Based on the conviction that only translators who write poetry themselves can properly recreate the celebrated and timeless tragedies of Aeschylus, Sophocles, and Euripides, the Greek Tragedy in New Translations series offers new translations that go beyond the literal meaning of the Greek inorder to evoke the poetry of the originals. Under the general editorship of Peter Burian and Alan Shapiro, each volume includes a critical introduction, commentary on the text, full stage directions, and a glossary of the mythical and geographical references in the plays. This vital translation of Euripides' Electra recreates the prize-winning excitement of the original play. Electra, obsessed by dreams of avenging her father's murder, impatiently awaits the return of her exiled brother Orestes. When he arrives, the play mounts toward its first climax, a tenderrecognition scene. From that moment on, Electra uses Orestes as her instrument of vengeance. They kill their mother's husband, then their mother herself--and only afterward see the evil inherent in these seemingly just acts. But in his usual fashion, Euripides has imbued myth with the reality ofhuman experience, counterposing suspense and horror with comic realism and down-to-earth comments on life.
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A Note on Staging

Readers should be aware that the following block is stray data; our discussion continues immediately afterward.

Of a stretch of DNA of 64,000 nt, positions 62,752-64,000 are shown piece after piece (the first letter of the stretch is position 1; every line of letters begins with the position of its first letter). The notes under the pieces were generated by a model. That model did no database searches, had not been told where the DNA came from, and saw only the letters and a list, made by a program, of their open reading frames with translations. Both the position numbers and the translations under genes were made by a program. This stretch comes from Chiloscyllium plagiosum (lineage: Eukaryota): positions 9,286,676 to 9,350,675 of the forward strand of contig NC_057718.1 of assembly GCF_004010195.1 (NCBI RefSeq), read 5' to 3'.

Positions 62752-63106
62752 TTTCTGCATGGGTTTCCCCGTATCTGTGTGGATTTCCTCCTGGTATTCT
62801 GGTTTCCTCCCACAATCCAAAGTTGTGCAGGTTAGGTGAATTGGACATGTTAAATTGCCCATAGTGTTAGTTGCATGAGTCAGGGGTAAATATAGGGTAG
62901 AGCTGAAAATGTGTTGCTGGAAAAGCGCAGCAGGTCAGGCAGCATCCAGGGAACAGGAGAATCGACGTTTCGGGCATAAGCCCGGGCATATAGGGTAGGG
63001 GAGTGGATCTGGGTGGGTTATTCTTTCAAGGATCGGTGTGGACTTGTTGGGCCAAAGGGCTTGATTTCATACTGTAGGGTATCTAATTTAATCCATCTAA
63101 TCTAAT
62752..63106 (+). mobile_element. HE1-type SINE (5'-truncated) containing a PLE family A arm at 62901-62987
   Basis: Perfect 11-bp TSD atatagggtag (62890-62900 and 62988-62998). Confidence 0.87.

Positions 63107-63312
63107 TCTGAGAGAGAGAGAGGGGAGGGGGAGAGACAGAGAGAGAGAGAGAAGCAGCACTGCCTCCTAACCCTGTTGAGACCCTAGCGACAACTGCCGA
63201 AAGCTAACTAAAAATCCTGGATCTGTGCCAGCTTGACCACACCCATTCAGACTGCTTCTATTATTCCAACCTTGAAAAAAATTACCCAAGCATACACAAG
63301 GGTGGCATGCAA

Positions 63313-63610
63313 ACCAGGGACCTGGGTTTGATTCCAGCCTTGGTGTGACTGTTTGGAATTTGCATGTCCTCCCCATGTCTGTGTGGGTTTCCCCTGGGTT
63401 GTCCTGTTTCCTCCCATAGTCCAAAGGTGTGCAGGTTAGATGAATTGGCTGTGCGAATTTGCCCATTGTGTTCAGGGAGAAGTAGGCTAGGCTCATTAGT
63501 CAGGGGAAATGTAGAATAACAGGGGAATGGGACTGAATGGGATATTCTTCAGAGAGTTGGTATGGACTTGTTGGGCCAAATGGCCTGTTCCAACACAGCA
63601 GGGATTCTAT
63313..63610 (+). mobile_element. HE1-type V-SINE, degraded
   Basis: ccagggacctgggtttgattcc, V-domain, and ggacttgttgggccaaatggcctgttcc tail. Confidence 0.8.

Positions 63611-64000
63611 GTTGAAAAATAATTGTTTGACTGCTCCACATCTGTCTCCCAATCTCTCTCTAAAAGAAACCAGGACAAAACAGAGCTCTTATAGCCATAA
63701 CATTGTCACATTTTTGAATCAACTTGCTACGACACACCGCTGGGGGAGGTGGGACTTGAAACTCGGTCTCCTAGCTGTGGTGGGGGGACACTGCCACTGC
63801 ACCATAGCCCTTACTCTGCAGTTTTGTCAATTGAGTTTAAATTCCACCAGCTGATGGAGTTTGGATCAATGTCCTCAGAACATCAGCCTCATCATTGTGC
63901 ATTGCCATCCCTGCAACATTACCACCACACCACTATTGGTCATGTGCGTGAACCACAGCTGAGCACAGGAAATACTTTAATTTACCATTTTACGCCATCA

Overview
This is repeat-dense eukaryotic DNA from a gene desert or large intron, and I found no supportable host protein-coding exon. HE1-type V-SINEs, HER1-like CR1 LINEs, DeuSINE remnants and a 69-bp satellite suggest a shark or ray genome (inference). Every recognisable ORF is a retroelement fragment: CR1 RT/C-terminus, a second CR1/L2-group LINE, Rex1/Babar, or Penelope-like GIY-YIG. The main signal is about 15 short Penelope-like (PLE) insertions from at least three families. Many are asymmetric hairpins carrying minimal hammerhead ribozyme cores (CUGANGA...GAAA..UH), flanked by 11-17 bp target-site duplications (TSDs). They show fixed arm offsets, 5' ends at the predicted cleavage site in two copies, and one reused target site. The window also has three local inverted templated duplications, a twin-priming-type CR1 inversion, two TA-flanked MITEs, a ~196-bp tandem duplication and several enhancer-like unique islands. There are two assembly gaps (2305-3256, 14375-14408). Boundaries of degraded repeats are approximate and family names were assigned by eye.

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Achilles Aerope Aeschylean Aeschylus Agamemnon Aigisthos altar Apollo Argos Athens Atreus avenge blood body bring brother Castor and Polydeukes child choral ode CHORUS singing CHORUSLEADER courageous brother crown daughter David Kovacs dead death Delphi Diggle Dioskouroi ELECTRA Stranger Euripides evil exeunt exile FARMER farmhouse father father's murderer fear feast fortune friends Furies give gods Gorgon Greece grief guests hair Hamlet hand head hear heaven Helen Hera's heroes human husband Iphigenia justice kill Clytemnestra king lamb Libation Bearers lines Greek text live look marriage Menelaos MESSENGER mother Mycenae numbers Nymphs Odysseus oracle ORESTES and PYLADES pain Pelops Perseus Phokis pity play revenge revenge play sacrifice scene singing and dancing sister slave Sophocles speaking stage directions Strophios suffering sword tell throat Thyestes tomb tragedy translators Trojan Troy tumed Tyndareos victory wife William Arrowsmith woman women words wrong Zeus